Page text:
And the phone, ah yes, the phone.  It was not a cell phone, nor even my own phone line.  It was an old white AT&T phone with a corkboard unit that rested on the wall in our kitchen.  I was forbidden to use it and I can remember practising the art of redusting it with flour after a late night chat with a boyfriend while my parents were out.  My mother would carefully lay the receiver into her flour bowl, and until I learned this trick myself, she could tell if it had been lifted from its resting spot by looking for disturbances in the caked on white powder.  I don’t know why, but my favourite position to talk on the phone was lying on my back on the kitchen counter, a move that was difficult as it stretched the cord to its full reach.  We never talked about anything beyond what had happened in class that day or music we enjoyed.  The longest part of the conversations were the ‘you hang up’ ‘no you hang up’ moments.  By eighth grade I was permitted to use the phone for emergencies only, but unfortunately in my house there were rarely any emergencies I would claim ownership of.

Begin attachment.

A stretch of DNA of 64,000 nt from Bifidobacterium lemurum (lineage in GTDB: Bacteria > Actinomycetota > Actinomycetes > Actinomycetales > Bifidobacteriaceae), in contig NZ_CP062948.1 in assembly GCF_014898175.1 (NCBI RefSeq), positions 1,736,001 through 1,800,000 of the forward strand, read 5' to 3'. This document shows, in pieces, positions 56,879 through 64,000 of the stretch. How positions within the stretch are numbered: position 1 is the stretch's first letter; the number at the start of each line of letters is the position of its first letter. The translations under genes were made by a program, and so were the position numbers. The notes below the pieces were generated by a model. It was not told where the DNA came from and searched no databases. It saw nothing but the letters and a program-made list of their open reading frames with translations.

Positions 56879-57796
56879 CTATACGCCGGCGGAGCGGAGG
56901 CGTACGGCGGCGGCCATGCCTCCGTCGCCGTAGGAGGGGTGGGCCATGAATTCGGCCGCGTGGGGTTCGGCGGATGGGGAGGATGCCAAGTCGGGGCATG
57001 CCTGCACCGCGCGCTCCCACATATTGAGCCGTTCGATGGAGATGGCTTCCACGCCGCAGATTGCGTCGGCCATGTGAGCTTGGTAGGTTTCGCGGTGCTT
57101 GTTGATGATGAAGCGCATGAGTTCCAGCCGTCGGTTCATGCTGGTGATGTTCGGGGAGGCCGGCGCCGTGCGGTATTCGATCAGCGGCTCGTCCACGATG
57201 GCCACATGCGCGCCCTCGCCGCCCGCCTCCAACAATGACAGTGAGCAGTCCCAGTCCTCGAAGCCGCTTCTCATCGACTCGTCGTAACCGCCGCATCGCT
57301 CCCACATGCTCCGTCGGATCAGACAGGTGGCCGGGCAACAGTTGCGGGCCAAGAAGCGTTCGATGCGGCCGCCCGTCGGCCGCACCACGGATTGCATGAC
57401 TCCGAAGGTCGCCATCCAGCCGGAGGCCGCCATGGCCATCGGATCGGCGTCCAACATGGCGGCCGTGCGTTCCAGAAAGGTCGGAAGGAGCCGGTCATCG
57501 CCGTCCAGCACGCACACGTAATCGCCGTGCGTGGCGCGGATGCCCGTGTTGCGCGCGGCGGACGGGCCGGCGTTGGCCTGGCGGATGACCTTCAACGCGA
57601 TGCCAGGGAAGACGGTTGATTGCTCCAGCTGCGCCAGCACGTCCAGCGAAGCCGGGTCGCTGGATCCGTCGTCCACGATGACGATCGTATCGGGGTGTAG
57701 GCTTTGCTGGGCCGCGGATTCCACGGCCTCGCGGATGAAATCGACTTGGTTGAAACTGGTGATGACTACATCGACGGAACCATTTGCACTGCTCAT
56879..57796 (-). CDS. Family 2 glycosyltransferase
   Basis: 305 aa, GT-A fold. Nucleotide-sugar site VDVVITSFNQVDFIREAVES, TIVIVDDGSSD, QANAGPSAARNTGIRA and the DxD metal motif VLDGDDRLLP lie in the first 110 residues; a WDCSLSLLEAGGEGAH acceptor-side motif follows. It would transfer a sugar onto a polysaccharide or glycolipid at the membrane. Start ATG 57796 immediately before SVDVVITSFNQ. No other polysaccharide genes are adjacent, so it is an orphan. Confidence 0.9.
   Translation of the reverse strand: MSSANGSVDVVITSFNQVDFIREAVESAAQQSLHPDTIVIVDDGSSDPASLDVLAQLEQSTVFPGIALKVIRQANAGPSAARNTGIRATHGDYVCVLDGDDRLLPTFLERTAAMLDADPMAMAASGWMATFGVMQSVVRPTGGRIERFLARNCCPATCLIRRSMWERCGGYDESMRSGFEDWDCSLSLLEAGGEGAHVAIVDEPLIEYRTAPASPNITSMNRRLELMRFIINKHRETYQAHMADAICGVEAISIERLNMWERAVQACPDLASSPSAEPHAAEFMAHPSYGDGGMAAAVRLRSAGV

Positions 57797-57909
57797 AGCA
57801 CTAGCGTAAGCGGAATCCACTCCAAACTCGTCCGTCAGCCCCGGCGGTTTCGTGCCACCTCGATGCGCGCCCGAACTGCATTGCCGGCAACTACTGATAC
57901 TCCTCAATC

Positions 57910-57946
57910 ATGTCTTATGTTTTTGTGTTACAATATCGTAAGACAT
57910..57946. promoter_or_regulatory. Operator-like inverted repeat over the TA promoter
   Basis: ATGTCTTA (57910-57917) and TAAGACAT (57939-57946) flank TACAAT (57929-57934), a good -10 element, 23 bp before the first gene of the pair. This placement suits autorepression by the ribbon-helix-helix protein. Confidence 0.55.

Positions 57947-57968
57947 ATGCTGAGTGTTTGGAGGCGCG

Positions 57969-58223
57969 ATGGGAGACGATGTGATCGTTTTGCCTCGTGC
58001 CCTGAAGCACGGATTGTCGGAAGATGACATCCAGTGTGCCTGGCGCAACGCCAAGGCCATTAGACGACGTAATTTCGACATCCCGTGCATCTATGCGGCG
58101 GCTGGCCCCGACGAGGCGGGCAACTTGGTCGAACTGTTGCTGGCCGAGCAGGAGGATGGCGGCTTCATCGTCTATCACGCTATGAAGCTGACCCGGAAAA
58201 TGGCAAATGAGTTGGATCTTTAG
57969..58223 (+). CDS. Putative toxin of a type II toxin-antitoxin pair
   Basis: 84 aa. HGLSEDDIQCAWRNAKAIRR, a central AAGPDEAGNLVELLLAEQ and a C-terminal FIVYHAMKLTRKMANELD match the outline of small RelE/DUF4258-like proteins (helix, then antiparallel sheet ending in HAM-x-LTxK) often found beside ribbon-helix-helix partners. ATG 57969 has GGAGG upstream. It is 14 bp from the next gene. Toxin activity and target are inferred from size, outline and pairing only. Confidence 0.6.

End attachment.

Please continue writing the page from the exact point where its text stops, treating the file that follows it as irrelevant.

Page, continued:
And from the age of six on, I was a latchkey kid – which was just another way of saying a child abandoned to their own resources for three or four hours til her parents returned home.  They were an active couple too, with a social life, so many nights they would leave me at home alone from seven until they returned.  Relatively speaking, I was a good kid whilst unsupervised, but I did things that if I thought my own children were even contemplating I would have them sent away for years.  The most dangerous was when I would go out onto our balcony, which was a wooden structure I had helped my dad make (by handing him nails and supervising his handy work) and the railing was a 2 x 4 beam series.  This is where I would practise my high wire act while my parents were away, from a little more than two stories high I would somersault and balance beam my way across the rails.  Somehow I never fell, lord only knows why not.  Only once did I take a vehicle for a spin, one loop around the block and miraculously back into place as the damn thing stalled out.  Other than that, I was relatively good.  But I didn’t have keys to get in, I would break in to my own home in broad daylight, signalling the means and methods to anyone who chose to watch and learn.  I could go outside and play once my homework was complete and never once did my parents ever call to check and see that I was home and safe – besides the phone was off limits anyhow.